Wednesday, March 19, 2008

Simple Container Gardening Tips

My soil is clay and full of rocks, discouraging to even the most avid gardener. My green-thumb sister tried planting cabbages in my backyard but gave up. After a couple disappointing summers, I turned to container gardening as both a creative outlet and means for food production. Container gardening is simpler – and more productive – than you may imagine.

There are many benefits to container gardening, especially for a beginner. It's easy to start small, with only a few varieties in several pots, and grow more each season without feeling intimidated by a large untamed garden plot. You can also start your plants inside late in the winter and move them back indoors after the summer, extending your growing season.

This spring, I felt very inspired and have started 150 seedlings as my container gardening project for the year. I planted tomatoes, peppers, eggplants, herbs and more. Peas and cucumbers will follow, but I'll start those later this spring in outdoor pots.

Want to try container gardening for yourself? Pick some seeds, find some containers, and get started!


My favorite seeds are heirloom varieties, and I love the huge selection at Seed Savers. But really, any seeds will do, and organic varieties are widely available. Just avoid hybrid seeds in order to save the seeds from your plants each year. Choose several varieties, keeping in mind your family's preferences.


There is no need to spend a lot of money – or any money, if you're creative – on container gardening. This year, my containers are an eclectic group of nursery plant pots (saved by my sister from her home landscaping projects) old enamel pots (from a junk heap) and 5-gallon plastic pails someone discarded. To ensure proper drainage, drill several holes in the bottom of each container and put a layer of gravel or clay pot pieces under the soil.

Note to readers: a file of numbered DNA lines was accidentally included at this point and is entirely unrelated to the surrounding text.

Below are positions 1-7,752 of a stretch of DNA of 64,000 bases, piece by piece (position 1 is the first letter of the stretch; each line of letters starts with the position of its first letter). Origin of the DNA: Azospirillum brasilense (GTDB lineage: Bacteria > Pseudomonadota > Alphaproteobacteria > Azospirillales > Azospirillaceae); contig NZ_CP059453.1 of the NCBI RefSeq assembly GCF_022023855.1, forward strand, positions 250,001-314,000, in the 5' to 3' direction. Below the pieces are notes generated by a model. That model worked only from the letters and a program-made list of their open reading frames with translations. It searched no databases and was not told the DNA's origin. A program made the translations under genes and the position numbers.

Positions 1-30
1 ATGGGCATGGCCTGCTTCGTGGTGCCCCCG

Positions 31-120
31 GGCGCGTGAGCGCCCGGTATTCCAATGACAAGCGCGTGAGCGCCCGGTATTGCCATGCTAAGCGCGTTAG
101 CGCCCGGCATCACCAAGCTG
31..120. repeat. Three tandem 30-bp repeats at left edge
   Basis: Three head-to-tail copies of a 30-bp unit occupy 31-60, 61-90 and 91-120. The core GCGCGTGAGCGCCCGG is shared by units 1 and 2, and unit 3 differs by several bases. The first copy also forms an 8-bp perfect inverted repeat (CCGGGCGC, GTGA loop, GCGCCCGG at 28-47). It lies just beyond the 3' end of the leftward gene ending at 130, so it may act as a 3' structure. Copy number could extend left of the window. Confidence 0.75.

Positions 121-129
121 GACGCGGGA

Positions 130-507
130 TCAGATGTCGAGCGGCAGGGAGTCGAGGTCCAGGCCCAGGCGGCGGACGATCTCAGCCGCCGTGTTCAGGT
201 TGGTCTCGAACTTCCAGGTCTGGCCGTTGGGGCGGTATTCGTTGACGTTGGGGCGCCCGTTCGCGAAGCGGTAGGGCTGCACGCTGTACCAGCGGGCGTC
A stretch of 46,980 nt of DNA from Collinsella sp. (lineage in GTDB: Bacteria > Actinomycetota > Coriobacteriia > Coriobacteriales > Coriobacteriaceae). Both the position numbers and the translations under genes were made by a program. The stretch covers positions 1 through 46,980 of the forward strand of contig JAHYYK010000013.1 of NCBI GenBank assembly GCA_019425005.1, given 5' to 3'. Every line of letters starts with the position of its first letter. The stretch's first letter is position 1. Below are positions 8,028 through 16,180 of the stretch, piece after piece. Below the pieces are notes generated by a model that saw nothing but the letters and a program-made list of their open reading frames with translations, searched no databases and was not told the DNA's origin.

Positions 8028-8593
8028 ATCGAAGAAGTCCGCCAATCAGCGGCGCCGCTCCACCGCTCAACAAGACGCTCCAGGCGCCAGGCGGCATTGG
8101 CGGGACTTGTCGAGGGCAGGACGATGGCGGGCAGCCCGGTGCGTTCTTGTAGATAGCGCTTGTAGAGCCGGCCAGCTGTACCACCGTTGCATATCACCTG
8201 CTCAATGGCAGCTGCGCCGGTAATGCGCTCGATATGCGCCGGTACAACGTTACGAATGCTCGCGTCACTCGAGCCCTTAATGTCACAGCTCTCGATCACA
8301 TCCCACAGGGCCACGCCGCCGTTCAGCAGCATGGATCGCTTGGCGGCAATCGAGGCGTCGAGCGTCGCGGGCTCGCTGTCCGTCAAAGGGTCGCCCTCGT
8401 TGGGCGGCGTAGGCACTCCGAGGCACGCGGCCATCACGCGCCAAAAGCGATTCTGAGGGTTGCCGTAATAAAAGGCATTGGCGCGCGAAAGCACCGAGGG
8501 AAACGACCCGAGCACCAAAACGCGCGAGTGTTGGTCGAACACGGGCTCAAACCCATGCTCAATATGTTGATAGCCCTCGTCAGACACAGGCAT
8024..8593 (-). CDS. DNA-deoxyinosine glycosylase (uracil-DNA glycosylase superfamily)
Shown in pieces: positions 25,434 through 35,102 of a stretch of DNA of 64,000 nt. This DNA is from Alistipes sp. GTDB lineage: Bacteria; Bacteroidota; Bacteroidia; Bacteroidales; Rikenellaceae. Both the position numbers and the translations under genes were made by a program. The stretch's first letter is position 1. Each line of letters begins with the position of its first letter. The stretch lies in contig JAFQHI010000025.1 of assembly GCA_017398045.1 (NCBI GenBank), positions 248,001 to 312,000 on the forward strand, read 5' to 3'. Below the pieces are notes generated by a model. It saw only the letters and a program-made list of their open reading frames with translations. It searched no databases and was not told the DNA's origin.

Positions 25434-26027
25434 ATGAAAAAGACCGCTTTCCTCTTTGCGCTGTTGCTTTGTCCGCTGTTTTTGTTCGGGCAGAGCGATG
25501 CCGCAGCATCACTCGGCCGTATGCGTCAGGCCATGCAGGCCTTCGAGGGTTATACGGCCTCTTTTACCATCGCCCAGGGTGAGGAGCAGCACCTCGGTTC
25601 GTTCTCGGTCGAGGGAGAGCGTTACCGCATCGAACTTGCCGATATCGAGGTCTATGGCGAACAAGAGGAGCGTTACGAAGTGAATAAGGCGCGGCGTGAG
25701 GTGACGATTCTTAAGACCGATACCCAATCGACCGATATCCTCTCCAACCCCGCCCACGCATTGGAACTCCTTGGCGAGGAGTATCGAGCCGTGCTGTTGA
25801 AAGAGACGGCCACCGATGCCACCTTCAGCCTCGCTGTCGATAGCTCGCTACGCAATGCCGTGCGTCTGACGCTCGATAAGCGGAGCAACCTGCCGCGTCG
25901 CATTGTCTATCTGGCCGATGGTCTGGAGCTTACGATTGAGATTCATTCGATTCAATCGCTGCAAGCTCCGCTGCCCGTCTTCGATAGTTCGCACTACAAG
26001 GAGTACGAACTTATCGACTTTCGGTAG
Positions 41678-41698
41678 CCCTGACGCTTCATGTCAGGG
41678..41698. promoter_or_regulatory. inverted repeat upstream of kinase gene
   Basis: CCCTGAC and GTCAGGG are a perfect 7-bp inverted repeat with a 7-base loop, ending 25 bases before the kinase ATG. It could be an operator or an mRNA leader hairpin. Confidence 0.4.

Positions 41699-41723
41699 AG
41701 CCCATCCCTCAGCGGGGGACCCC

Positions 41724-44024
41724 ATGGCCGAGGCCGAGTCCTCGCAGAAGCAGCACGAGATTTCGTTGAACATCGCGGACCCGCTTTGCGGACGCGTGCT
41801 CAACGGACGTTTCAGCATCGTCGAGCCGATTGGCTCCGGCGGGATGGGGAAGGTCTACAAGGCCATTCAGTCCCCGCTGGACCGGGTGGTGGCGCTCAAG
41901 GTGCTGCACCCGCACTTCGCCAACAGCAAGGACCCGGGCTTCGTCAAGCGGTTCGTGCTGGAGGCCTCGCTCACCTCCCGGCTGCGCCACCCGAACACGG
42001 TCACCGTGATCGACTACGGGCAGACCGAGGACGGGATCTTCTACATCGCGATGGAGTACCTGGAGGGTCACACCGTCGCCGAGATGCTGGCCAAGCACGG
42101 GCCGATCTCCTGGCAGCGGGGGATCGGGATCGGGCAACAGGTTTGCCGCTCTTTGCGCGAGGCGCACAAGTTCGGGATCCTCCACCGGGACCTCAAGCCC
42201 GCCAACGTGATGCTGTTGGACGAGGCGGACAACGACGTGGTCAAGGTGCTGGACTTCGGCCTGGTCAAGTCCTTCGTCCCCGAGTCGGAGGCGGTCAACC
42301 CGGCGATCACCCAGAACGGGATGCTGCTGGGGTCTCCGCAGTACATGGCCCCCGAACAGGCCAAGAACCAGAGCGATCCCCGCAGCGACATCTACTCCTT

Use any combination of your native soil, potting mix, composted horse manure, chicken manure, and compost that is possible. Use a soil test kit to learn what your soil needs. If it is low in nitrogen, add a little chicken manure.

Plant Food

I prefer to avoid chemical fertilizers, so I use an organic sea mineral supplement to feed my plants. Also look for organic fertilizers and plant food in stores if your soil is not rich in nutrients. See minerals are an excellent way to add nutrients to the soil.

Container gardening really is that simple. Choose your containers, prepare them with proper drainage, mix and add your soil, plant your seeds ... and expect great things from your container garden. I can't wait to make a tomato salad from my garden's bounty.

Inspired? Pass it on! Share your container gardening plans (or tips) with other readers, below.


jeff-nhn said...

Great information! Container gardening can be for anyone anywhere, even apartment dwellers. For such a small investment in one container and a few seeds how can u=you not give it a try no matter where you live.

Maria said...

Thanks for the comment, Jeff. I checked out your site and was impressed by the selection.